Renewable energy and fossil fuel advocates have one thing in common – an unhealthy tendency to fall in love with a particular energy technology. Will nuclear power solve the world’s problems? Are solar and wind the answer to everything? Can natural gas save the day? What about biomass or clean coal?
Each of these technologies has a cadre of vocal advocates, but they are a bit myopic. The problem is that picking winners and losers based on such biases sells the country short . Technologies should be judged based on their ability to power the economy in a clean, safe, reliable, and affordable manner. Choices that ignore one of these core goals fail that basic duty.
No Single Energy Technology Is A Panacea Or Silver Bullet
Every technology has advantages and downsides. Nuclear power, for example, offers tremendous energy density, and carbon-free, 24-hour power. But any honest assessment of nuclear power will also show profound problems—cost, siting, waste, and nuclear weapons proliferation. Nuclear power’s future will only come about if these four issues are dealt with. A number of design ideas can help with each issue but none have been tested, much less deployed, at a reasonable cost. So the proper role for a nuclear advocate is being a genuine problem-solver, rather than a one-note advocate.
Cooling towers emit steam at the Exelon Corp. Three Mile Island nuclear power plant with decommissioned cooling towers, at right, in this aerial photo taken in Middletown, Pennsylvania, U.S., on Friday, March 18, 2011. U.S. nuclear regulators will meet in public next week to discuss the reactor crisis in Japan as President Barack Obama seeks a review of safety at domestic atomic plants. Photographer: Andrew Harrer/Bloomberg
Different challenges arise with solar and wind. These clean energy technologies now provide the cheapest electricity ever offered. But they face issues with siting, variability, energy density, transmission, and more. Sound solutions exist to solve all these problems, and each has been demonstrated somewhere, but no one has combined them all into 100% renewable energy grid. Policymakers must listen to solar and wind advocates, but also demand tractable solutions to these challenges.
Natural gas is plentiful and cheap, and in the U.S., remarkably accessible for heating, electricity production, and chemicals. But densely located fracking wells threaten environmental destruction, and if more than 3% of gas leaks anywhere in the system—from extraction and compression, to distribution and use—gas is worse than coal for the climate. And even if gas leakage fell to zero, it still creates about half the carbon dioxide emissions of coal—not enough to protect the climate.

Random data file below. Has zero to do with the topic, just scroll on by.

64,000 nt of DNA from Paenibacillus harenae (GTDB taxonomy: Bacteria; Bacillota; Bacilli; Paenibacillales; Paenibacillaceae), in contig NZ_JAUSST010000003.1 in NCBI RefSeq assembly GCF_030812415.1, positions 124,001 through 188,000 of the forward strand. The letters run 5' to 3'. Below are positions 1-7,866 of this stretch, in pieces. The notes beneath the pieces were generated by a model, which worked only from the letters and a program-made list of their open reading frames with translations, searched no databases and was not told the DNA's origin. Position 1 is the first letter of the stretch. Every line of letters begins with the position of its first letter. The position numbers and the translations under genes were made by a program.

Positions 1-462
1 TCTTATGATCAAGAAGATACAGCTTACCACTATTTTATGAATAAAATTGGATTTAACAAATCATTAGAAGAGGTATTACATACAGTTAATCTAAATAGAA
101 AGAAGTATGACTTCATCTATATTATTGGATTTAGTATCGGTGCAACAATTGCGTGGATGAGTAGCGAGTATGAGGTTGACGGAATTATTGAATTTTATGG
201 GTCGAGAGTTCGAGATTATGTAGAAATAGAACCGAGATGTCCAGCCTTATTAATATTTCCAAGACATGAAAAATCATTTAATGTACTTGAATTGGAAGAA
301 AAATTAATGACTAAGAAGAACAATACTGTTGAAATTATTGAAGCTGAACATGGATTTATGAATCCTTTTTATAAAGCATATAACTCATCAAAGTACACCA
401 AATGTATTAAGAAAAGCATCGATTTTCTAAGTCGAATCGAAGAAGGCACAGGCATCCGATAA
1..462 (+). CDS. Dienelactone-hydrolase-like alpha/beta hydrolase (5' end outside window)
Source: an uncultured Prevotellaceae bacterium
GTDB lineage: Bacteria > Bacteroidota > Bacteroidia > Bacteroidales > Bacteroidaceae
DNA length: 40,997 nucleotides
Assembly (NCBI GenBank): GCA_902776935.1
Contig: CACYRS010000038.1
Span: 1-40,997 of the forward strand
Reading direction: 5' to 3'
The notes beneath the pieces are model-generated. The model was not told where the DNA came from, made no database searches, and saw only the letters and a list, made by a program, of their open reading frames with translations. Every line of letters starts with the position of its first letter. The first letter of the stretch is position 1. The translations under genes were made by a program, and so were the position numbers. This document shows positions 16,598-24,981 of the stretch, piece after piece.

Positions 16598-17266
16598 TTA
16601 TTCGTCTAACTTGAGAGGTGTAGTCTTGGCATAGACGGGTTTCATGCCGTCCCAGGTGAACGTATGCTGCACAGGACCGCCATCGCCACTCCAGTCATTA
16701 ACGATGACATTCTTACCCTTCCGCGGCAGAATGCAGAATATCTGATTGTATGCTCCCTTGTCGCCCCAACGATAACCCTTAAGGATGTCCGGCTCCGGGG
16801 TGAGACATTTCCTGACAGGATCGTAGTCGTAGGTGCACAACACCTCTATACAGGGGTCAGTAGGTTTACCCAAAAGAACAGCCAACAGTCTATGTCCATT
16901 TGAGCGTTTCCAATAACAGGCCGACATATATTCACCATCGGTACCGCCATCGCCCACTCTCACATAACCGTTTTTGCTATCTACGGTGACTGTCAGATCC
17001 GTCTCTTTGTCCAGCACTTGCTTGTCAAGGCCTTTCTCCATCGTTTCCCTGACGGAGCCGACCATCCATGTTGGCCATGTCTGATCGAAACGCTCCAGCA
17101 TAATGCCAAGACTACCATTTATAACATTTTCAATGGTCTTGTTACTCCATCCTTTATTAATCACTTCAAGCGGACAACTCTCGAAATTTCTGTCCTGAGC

Coal is perhaps the most hotly contested energy technology today, benefiting from a centuries-old system that was quite literally built around the energy source. A coal plant can run 24/7, and the capital stock is already mostly in place. Calculations suggest enough coal reserves exist to power the world’s energy systems for many decades to come—but coal generates the most carbon emissions of any generation technology, and is increasingly being beaten in the markets by natural gas and renewables.
Other energy technologies similarly face biases, both in their favor and against. The key is to focus on public amenity: Energy must be reliable, affordable, and clean – then see what stacks up.
Antelope coexist with wind turbines on the rolling plains a few miles west of Cheyenne, Wyo., Friday Sept. 30, 2011. Wyoming officials say California utility customers could save billions by relying more on Wyoming wind power to meet their state’s goal of getting a third of its power from renewable sources by 2020. (AP Photo/Mead Gruver)
In Wyoming for example, home to 42% of American coal output, billionaire Philip Anschutz, who owns conservative-leaning newspapers and has donated millions to Republican politicians, is building America’s largest wind farm. This project will sell electricity to California via a new 700-mile transmission line, generate $8 billion in new investment, create hundreds of new construction jobs to replace lost coal mining jobs, and could herald a new economic boom for the state.
But a prejudice against wind almost prevented this economic boom. Wyoming proposed a steep tax on wind power, seeking wind tax hikes from $1 per megawatt-hour to $5 (no other state taxes wind). “We don’t want more wind,” one state legislator reportedly said to a developer. “We want you to burn more coal.” Luckily, both the developer and Wyoming’s Republican governor understand that a good job is a good job, and if it comes from clean, cheap electricity production, so much the better .